With the added force of the NSC, the river widens and the current quickens. Eventually, the river meets another fork downtown at Wolf Point, where an influx of water from Lake Michigan sends the river southwest. The Chicago river rolls down the South Branch through the Sanitary and Shipping Canal river, and eventually into the Mississippi. In this way, North Park campus accounts for just one short chapter in the river’s long journey to the sea.

 

With the river’s presence here also comes a host of creatures that call this area home. Robins, cardinals, and black capped chickadees flit from branch to branch in the ironwood and London Plane trees that drink deep from the flowing river. Mallard ducks and Canadian geese drift downstream atop the river’s surface. Green and blue herons fish the shallows around the dam. At night, one can spot scavengers like opossum, raccoons, and even coyote as they dart through the prairie grasses that line the river’s banks. These plants and animals remind us that we inhabit an extra-human world: a world filled with an abundance of creatures living in their own unique way.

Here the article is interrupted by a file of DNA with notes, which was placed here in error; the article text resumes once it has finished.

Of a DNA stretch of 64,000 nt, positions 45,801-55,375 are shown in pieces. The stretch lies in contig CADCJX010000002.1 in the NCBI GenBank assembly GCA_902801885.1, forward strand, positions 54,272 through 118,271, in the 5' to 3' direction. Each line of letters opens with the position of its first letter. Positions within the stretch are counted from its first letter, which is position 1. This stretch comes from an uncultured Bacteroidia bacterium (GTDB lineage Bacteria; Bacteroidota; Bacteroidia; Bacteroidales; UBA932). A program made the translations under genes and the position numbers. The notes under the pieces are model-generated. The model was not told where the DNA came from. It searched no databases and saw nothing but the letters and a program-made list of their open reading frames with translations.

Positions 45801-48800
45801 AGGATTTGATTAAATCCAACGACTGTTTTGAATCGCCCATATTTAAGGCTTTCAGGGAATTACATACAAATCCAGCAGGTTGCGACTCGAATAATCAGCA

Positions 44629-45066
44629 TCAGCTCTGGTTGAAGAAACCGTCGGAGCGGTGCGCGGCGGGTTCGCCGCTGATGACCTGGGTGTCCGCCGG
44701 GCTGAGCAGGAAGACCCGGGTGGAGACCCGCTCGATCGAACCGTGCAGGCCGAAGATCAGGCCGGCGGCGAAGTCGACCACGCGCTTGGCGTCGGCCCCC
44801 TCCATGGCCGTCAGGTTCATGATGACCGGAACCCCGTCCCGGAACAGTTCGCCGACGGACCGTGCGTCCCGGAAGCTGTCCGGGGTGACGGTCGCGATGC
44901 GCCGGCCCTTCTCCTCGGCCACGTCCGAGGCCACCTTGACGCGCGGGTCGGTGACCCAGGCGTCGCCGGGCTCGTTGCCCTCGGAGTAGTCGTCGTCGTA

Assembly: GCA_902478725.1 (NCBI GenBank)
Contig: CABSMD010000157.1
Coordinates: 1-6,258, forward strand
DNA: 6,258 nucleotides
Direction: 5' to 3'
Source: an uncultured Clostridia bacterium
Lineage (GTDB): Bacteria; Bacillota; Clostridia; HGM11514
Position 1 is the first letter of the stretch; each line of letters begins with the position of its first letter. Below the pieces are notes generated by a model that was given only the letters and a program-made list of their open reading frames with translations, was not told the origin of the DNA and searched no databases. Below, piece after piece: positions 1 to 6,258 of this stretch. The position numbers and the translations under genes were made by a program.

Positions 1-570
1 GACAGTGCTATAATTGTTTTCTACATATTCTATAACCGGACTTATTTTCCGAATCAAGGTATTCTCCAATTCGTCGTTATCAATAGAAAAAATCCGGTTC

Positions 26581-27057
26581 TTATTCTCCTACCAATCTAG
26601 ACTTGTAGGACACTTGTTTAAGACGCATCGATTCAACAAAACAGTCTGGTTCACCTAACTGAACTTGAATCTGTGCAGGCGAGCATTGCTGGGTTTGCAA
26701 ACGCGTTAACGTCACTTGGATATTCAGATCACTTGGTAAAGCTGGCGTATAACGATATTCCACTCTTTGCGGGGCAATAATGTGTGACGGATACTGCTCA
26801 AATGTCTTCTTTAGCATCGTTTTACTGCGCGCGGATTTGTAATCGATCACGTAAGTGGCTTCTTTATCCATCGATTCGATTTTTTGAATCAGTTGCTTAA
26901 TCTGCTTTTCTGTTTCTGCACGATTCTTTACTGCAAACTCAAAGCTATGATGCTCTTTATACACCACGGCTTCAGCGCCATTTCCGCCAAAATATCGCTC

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The next time you pass over the bridge, pause for a moment at the midpoint. Listen carefully. You may hear the most soothing sound I know—the bubbling laughter of the river as it glides gently over the stones beneath the bridge. Remember that water flowing underneath your feet is on a journey that started a few miles north of here and won’t end until it reaches the Atlantic Ocean. Look around. See the squirrels darting about the treetops and the duck nesting in the prairie grass. Remember you belong to a beautiful world—one shared with an array of diverse organisms. They, like us, call this river home.